Advice for Independent Product Managers from a former Consultant

Temitayo Giwa

Product Designer
Product Manager
Product Strategist

If you ask 10 different Product Managers what they do, there’s a good chance that the first thing they’ll do is sigh and start “Well, it depends …” or some variation of it. According to Wikipedia Product management is an organisational function within a company dealing with new product development, business justification, planning, verification, forecasting, pricing, product launch, and marketing of a product or products at all stages of the product lifecycle

This basically means that if a company or person wants to launch something new the product manager is the one responsible for coming up with the thing, figuring out if the thing is worthwhile, building the thing, selling the thing, and making sure the thing is able to keep making money and what to do when it doesn’t anymore.

As a product manager, you’re being paid to think, and in the context of a company, it makes perfect sense to have a role like this. Companies need someone to spearhead new initiatives and see them through. It’s a critical role that everyone can understand the value of.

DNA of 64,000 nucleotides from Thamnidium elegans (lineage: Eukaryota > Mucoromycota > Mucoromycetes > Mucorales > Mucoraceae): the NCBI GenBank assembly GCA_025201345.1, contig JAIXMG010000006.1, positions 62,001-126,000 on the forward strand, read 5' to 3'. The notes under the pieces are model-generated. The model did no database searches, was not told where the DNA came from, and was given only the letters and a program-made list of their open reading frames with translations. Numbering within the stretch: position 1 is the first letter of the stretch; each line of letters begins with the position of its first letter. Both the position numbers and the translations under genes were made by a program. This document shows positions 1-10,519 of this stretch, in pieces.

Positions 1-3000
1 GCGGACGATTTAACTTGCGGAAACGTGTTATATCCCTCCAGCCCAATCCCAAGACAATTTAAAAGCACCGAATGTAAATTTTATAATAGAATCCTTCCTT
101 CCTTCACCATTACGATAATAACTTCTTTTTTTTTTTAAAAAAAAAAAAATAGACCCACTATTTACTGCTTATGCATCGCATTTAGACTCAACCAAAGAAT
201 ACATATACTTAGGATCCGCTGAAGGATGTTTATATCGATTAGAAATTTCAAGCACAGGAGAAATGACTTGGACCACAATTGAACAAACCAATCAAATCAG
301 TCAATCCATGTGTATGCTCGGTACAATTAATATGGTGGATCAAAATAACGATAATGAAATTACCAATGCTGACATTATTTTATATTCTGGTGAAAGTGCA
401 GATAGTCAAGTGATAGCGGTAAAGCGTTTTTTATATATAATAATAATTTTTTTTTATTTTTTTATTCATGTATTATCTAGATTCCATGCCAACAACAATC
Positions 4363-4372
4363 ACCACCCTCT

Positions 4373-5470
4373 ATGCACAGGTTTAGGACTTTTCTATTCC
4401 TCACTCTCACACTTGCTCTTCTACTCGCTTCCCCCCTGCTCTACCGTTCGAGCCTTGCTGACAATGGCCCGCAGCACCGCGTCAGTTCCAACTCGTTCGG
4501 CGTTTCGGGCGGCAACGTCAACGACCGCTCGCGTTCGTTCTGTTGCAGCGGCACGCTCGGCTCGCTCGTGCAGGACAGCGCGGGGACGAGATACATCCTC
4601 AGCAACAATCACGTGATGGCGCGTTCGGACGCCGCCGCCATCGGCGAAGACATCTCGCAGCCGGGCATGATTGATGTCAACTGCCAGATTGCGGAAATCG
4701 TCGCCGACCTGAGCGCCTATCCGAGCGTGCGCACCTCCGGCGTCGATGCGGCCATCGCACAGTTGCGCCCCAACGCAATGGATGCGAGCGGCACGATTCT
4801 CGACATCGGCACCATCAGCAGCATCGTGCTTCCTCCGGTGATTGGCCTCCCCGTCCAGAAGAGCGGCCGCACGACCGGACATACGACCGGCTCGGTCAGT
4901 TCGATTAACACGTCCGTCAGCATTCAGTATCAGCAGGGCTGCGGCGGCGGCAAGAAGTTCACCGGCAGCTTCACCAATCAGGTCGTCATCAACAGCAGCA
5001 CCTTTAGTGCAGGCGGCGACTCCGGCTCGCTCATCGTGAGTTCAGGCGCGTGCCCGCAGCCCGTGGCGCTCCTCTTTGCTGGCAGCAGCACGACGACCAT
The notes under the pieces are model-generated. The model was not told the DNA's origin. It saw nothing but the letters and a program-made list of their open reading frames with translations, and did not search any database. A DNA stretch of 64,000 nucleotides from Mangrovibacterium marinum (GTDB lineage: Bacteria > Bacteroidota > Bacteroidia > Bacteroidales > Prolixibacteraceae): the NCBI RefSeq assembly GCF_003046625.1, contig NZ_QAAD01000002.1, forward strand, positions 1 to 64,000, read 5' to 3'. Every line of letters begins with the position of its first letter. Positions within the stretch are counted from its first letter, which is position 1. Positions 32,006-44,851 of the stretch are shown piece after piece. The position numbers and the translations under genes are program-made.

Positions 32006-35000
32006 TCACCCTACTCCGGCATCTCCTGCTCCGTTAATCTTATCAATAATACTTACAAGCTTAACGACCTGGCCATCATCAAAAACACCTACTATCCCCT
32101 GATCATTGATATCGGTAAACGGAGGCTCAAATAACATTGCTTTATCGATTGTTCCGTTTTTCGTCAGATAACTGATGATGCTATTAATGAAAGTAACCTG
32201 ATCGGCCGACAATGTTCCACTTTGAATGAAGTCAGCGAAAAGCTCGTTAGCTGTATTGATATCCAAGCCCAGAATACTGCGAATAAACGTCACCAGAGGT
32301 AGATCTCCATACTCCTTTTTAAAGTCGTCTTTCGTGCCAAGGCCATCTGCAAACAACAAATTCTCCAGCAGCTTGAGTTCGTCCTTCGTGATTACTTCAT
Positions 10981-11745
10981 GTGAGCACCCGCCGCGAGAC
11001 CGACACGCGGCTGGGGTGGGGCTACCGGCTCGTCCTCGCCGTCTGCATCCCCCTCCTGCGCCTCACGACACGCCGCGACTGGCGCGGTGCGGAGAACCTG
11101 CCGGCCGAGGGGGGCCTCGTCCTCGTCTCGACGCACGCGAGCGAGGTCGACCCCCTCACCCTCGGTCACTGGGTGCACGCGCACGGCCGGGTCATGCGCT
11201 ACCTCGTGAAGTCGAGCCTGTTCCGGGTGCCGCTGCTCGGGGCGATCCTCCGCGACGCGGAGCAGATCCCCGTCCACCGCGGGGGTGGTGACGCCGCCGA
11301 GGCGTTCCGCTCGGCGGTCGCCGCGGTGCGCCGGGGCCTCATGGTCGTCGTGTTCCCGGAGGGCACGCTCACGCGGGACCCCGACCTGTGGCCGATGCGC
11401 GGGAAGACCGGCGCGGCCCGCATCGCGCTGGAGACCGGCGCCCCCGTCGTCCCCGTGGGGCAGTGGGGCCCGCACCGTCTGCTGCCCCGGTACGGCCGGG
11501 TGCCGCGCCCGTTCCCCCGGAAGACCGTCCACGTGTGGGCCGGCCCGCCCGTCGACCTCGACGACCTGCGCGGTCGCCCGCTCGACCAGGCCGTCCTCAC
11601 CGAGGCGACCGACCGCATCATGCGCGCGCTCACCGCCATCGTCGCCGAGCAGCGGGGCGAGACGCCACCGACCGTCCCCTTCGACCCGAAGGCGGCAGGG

But …the problem with high-value roles is that few people/organisations want to out-source them. Which makes it difficult to be independent as a Product Manager. Your value as a Product Manager is being integral to the projects' success, so it makes no sense to let you walk away if you’re as good as you say you are. And this is probably the most challenging thing you’ll face as an Independent Product Manager.

Luckily, there’s another group of people who have this exact same problem that we can learn from. Management Consultants also get paid to think in very similar ways that Product Managers do. And as a former Management Consultant, here are some things I’ve learnt about being independent that have helped me on my journey

1. You’re not a replacement for their thinking teams, you’re an enhancement

In almost every situation where I’ve acted as an Independent Product Manager, there has been at least one person on the team who’s role was almost the same, usually it’s a potential CEO or a Team Lead. This person is either doing or planning to do all the things you’re supposed to be doing and in that case communicating why they should pay you can be difficult. So instead of trying to convince them that you are going to come up with a winning strategy for them, convince them that you’re a tool they can use to enhance the process of coming up with a winning strategy. Because that’s what you’ve been trained to do.

For example, you know that feeling of being mentally stuck and the answer is at the tip of your tongue and then you talk at a friend for like 30mins and suddenly the answer is there? That’s what you want this person to feel. You want them to believe that you’re the secret sauce to unlocking that last bit of the puzzle that’s going to bring them to success.

2. Communicate your Value without devaluing theirs

Most of the time the people who are going to be looking to hire an external Product Manager are going to be smart. In my experience they’re usually subject matter experts or just genuinely smart people. You need them to understand that you’re not trying to outsmart them (which you usually can’t) but instead you’re bringing something completely different to the table.